589966 Last update: 2023-08-11
The Necessity to Consume Fish (2 of 2)

We pick things up where we left off, with the proven fact that the valuable long-chain fatty acids EPA and DHA, the jewels of the omega-3 family, are poorly converted from omega-3-rich vegetable oils because of the many obstacles blocking the metabolic pathway. As such, we are back to our fundamental principles: consume fish (if possible fatty) or otherwise consider supplements containing EPA and/or DHA.

For the sceptics, I would like to remind them that the founding theory of humanity, the one that is now most in vogue, is that some apes gradually evolved as humans because they started to consume fish from the lakes in the East-African Rift. This enormous valley of 6000kms long and 50kms wide is now considered to constitute the cradle of humanity, whether it is the ancestor Lucy discovered in Ethiopia or the amazing fossils found on the shores of Lake Turkana in Kenya. It is thanks to the omega 3 fatty acids from fish that the human brain has developed considerably more than that of apes, the latter having developed in a significantly different way.

I would concede that this is a theory that still needs to be proven! But so too the exaggerated claims that “fish is heavily contaminated by heavy metals and other pollutants and should therefore never be consumed”! It is true that some larger carnivorous fish, such as shark, swordfish, and some tuna are contaminated because they are at the top of the food chain, thus containing higher concentrations of mercury for example…but who really wants to eat shark anyway?

Having said that, I do not see the issue with small fatty fish such as sardines, herrings, anchovies and mackerel (not the “king mackerel” of the Gulf of Mexico that inhabit highly polluted waters and have thus become the source of an American obsession towards heavy metals in their fish). I am sorry, but whatever people say, I can’t find any reliable figures that can prove toxic concentrations of heavy metals or PCB’s. Everyone is talking about the contamination but nobody is actually supplying the evidence. Furthermore, we are talking about wild fish that totally escape the abomination that is intensively famed fish.

This reminds me of the mad cow scandal when animal carcasses were used to feed innocent herbivores! It is wrong to say that farm fished do not contain Omega 3 because they do not move much and therefore they accumulate fat. But the nature of this fat obviously depends on what they are eating and here we can encounter many problems resulting from the feed they receive and especially antibiotics used to fight infections that are so common in these concentration camp environments. We are even hearing about GMO fish, in particular of “Frankenstein” salmon, growing as fast as a helium balloon; it's very sad.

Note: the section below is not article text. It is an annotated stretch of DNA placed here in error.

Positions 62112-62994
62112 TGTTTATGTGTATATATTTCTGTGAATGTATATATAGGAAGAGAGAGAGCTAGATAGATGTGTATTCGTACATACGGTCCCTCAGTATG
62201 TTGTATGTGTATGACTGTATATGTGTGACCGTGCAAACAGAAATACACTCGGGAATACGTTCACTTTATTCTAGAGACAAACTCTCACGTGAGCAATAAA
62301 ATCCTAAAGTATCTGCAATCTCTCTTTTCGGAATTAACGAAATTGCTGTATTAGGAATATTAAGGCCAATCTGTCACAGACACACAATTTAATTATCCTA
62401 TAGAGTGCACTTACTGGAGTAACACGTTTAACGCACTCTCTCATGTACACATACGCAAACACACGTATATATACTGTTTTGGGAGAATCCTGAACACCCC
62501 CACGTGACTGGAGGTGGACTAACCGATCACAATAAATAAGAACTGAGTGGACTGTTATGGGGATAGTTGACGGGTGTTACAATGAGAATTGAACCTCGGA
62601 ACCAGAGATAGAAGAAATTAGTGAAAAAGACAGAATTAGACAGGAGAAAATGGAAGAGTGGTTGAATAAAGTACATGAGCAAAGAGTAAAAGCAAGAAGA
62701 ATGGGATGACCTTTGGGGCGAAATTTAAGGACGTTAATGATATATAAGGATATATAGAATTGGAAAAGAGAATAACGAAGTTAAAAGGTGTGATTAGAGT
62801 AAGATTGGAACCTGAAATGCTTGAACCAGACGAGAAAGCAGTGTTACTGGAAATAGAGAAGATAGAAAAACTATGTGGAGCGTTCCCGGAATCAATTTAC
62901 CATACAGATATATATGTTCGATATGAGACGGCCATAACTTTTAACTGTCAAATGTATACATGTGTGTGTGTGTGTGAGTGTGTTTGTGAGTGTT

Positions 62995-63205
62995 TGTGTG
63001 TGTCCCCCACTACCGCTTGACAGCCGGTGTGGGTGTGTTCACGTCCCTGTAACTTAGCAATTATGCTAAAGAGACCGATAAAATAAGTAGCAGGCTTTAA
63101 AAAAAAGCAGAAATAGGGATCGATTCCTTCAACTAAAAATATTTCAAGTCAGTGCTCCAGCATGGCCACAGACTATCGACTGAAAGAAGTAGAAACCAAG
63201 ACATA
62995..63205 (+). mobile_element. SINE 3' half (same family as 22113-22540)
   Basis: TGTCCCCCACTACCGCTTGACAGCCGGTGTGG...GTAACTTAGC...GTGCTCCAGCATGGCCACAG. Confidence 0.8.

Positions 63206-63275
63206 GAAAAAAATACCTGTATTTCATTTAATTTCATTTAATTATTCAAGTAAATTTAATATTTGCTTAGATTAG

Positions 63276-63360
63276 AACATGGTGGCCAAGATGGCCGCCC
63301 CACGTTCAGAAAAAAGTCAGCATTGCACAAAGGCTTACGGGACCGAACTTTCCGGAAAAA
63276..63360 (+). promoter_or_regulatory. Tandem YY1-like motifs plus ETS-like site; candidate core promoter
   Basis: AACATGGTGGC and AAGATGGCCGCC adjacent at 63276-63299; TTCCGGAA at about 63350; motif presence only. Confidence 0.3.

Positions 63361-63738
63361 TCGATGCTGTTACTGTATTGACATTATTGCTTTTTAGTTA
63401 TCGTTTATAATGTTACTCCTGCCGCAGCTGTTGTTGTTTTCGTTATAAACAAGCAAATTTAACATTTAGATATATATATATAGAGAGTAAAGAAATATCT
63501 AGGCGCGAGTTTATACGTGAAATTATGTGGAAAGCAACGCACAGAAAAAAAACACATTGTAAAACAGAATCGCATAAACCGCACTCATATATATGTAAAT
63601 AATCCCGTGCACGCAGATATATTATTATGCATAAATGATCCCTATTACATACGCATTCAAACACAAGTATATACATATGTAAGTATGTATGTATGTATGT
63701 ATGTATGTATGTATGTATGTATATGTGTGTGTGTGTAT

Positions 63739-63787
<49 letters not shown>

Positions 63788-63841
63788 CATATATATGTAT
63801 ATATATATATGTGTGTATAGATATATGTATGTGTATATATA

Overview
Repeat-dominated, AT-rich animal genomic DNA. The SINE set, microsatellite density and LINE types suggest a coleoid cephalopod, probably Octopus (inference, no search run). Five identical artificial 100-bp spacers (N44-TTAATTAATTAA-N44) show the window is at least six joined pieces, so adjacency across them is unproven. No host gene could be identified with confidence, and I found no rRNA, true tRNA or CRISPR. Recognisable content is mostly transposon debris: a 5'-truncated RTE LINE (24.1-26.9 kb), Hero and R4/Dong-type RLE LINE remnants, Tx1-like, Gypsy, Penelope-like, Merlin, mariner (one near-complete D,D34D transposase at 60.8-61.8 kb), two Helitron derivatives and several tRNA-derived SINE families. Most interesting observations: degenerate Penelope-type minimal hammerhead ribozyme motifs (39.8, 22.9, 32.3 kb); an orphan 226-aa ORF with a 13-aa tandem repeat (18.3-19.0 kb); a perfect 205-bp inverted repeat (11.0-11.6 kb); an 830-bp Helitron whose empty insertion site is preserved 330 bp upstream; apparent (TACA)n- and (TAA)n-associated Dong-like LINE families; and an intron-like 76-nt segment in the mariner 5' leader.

Just as we say do not throw the baby out with the bath water; I persist in recommending small wild fish as mentioned above, despite the torrent of criticism towards fish in general. You can also consume sardines, herrings, anchovies and mackerel in tins, which doesn’t alter the quality of the omega 3 fatty acids nor their content. I also question; what role is the meat lobby playing in this controversy?

Why attack fish when “everything” we eat is contaminated?? Terrestrial animals do not escape the effects of pollution and don’t plants constitute the primary target for GMO?? I am somewhat perturbed that our wild little sardines do not receive an “organic’ label while at the same time bringing us the best nutrients at a low cost.

To close the discussion regarding fish I must share a concern, which is the need for the principle of sustainable fishing (as long as it is properly applied). For beautiful illustrations of fatty fish, I recommend that you look at the conference on “Fatty Acids”: see “Conferences/Polyunsaturated Fatty Acids”, section 9b on my website www.gmouton.com.

By changing nothing, we hang to what we understand, even if it is the bars of our own jail.
- John le Carré, The Russia House 1989

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